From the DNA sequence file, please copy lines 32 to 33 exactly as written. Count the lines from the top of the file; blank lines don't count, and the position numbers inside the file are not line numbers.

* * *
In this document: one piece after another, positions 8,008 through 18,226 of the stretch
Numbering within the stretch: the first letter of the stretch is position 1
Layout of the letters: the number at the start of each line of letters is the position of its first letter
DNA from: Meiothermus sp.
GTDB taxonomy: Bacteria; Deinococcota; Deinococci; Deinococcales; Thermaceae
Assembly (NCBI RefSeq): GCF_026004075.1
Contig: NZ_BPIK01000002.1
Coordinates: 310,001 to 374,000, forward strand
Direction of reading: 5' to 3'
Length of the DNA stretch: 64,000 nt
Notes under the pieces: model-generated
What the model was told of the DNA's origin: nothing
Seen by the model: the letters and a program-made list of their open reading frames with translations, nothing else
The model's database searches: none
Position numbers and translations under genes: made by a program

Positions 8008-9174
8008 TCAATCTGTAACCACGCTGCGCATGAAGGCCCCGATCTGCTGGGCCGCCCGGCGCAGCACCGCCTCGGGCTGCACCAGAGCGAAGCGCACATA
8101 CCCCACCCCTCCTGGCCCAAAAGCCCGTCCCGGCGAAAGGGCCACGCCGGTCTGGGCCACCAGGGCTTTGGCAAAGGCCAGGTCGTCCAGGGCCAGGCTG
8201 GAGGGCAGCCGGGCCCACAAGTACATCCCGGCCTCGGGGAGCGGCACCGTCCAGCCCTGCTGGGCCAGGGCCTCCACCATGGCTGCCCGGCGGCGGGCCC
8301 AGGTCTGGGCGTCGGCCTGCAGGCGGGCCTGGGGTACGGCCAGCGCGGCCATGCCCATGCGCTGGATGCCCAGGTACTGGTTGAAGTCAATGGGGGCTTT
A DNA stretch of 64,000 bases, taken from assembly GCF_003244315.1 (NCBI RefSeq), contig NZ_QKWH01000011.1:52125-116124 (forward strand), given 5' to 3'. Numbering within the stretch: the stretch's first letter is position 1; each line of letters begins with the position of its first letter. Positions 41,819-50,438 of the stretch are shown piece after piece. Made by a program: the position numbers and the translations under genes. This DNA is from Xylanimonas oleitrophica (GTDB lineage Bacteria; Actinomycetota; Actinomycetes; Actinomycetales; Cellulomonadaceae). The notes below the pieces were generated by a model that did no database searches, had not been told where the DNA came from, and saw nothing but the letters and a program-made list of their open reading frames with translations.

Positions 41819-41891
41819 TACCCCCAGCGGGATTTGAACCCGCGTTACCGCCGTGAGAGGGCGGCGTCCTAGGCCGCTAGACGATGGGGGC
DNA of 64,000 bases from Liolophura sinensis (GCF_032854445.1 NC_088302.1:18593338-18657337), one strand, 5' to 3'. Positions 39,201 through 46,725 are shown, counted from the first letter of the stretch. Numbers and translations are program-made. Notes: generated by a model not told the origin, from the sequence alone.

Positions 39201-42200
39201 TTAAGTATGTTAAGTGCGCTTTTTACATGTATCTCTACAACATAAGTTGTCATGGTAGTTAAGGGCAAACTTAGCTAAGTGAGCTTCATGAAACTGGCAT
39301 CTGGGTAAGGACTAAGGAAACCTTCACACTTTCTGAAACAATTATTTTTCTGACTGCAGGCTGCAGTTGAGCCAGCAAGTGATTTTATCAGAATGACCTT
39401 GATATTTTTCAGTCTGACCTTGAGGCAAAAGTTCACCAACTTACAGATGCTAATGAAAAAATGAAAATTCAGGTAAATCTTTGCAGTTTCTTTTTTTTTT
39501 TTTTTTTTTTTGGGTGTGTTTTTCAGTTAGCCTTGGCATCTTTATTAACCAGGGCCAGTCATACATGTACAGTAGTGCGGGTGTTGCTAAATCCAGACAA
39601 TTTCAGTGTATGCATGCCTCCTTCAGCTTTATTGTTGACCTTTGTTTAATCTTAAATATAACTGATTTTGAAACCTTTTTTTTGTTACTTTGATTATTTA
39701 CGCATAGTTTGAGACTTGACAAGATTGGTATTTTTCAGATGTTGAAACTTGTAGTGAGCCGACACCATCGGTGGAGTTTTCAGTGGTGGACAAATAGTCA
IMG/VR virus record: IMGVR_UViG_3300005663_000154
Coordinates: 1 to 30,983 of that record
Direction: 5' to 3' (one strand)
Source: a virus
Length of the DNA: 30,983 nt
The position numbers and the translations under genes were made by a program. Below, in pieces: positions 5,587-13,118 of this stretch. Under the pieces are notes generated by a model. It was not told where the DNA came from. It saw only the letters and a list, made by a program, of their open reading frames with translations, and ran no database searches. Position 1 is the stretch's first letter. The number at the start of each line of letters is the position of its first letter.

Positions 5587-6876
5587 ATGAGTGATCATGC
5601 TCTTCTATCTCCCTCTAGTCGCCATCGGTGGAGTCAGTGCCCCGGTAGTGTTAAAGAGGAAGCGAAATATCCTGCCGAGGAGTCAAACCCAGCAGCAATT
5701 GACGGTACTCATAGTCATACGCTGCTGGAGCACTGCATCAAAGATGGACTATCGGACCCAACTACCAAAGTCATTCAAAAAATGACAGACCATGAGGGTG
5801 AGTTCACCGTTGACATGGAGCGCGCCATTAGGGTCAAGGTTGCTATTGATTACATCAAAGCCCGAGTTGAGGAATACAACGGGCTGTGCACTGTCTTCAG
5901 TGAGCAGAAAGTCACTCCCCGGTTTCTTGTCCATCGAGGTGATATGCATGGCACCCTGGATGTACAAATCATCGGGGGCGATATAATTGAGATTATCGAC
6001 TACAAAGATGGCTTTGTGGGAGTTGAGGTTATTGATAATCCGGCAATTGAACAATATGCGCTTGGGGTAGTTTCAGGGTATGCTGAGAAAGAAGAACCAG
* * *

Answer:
IMG/VR virus record: IMGVR_UViG_3300005663_000154
Coordinates: 1 to 30,983 of that record